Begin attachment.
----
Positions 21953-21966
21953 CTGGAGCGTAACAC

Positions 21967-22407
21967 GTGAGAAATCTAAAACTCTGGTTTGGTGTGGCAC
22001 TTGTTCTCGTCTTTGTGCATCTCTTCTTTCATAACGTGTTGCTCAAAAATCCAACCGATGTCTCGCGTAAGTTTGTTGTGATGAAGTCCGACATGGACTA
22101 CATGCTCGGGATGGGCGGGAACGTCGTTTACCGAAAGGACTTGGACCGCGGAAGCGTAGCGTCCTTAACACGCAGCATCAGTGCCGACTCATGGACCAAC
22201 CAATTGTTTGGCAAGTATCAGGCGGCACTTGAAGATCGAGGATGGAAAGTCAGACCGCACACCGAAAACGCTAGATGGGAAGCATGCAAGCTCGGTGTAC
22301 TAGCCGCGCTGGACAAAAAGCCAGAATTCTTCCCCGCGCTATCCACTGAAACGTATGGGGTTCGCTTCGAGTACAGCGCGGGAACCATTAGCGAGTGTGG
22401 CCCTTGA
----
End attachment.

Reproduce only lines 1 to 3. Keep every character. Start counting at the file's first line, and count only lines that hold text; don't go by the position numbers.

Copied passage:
Positions 21953-21966
21953 CTGGAGCGTAACAC

Positions 21967-22407